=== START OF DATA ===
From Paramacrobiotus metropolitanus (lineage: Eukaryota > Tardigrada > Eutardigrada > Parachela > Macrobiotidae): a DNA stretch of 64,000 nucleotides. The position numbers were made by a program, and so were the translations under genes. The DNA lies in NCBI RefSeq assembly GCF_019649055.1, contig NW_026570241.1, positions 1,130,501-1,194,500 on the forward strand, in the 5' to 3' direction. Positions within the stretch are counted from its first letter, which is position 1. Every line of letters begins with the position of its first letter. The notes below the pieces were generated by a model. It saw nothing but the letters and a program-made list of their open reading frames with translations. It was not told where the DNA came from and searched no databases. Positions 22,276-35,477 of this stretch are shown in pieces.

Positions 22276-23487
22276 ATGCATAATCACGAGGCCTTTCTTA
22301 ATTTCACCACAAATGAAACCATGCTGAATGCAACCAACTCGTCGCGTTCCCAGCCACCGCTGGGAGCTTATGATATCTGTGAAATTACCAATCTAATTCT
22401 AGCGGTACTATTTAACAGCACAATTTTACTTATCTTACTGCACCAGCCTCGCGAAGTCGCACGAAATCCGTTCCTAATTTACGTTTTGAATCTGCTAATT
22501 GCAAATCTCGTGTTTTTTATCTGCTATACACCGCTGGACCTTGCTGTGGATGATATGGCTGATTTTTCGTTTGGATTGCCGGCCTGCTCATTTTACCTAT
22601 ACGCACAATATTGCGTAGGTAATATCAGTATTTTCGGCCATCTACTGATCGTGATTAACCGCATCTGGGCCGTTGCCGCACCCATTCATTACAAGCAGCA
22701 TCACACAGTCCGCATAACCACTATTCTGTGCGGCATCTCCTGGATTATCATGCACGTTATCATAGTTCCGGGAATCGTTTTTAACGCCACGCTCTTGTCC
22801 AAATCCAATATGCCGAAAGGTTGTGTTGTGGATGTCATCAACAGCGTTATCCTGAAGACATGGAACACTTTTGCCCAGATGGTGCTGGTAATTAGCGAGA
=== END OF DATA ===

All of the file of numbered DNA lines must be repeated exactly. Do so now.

From Paramacrobiotus metropolitanus (lineage: Eukaryota > Tardigrada > Eutardigrada > Parachela > Macrobiotidae): a DNA stretch of 64,000 nucleotides. The position numbers were made by a program, and so were the translations under genes. The DNA lies in NCBI RefSeq assembly GCF_019649055.1, contig NW_026570241.1, positions 1,130,501-1,194,500 on the forward strand, in the 5' to 3' direction. Positions within the stretch are counted from its first letter, which is position 1. Every line of letters begins with the position of its first letter. The notes below the pieces were generated by a model. It saw nothing but the letters and a program-made list of their open reading frames with translations. It was not told where the DNA came from and searched no databases. Positions 22,276-35,477 of this stretch are shown in pieces.

Positions 22276-23487
22276 ATGCATAATCACGAGGCCTTTCTTA
22301 ATTTCACCACAAATGAAACCATGCTGAATGCAACCAACTCGTCGCGTTCCCAGCCACCGCTGGGAGCTTATGATATCTGTGAAATTACCAATCTAATTCT
22401 AGCGGTACTATTTAACAGCACAATTTTACTTATCTTACTGCACCAGCCTCGCGAAGTCGCACGAAATCCGTTCCTAATTTACGTTTTGAATCTGCTAATT
22501 GCAAATCTCGTGTTTTTTATCTGCTATACACCGCTGGACCTTGCTGTGGATGATATGGCTGATTTTTCGTTTGGATTGCCGGCCTGCTCATTTTACCTAT
22601 ACGCACAATATTGCGTAGGTAATATCAGTATTTTCGGCCATCTACTGATCGTGATTAACCGCATCTGGGCCGTTGCCGCACCCATTCATTACAAGCAGCA
22701 TCACACAGTCCGCATAACCACTATTCTGTGCGGCATCTCCTGGATTATCATGCACGTTATCATAGTTCCGGGAATCGTTTTTAACGCCACGCTCTTGTCC
22801 AAATCCAATATGCCGAAAGGTTGTGTTGTGGATGTCATCAACAGCGTTATCCTGAAGACATGGAACACTTTTGCCCAGATGGTGCTGGTAATTAGCGAGA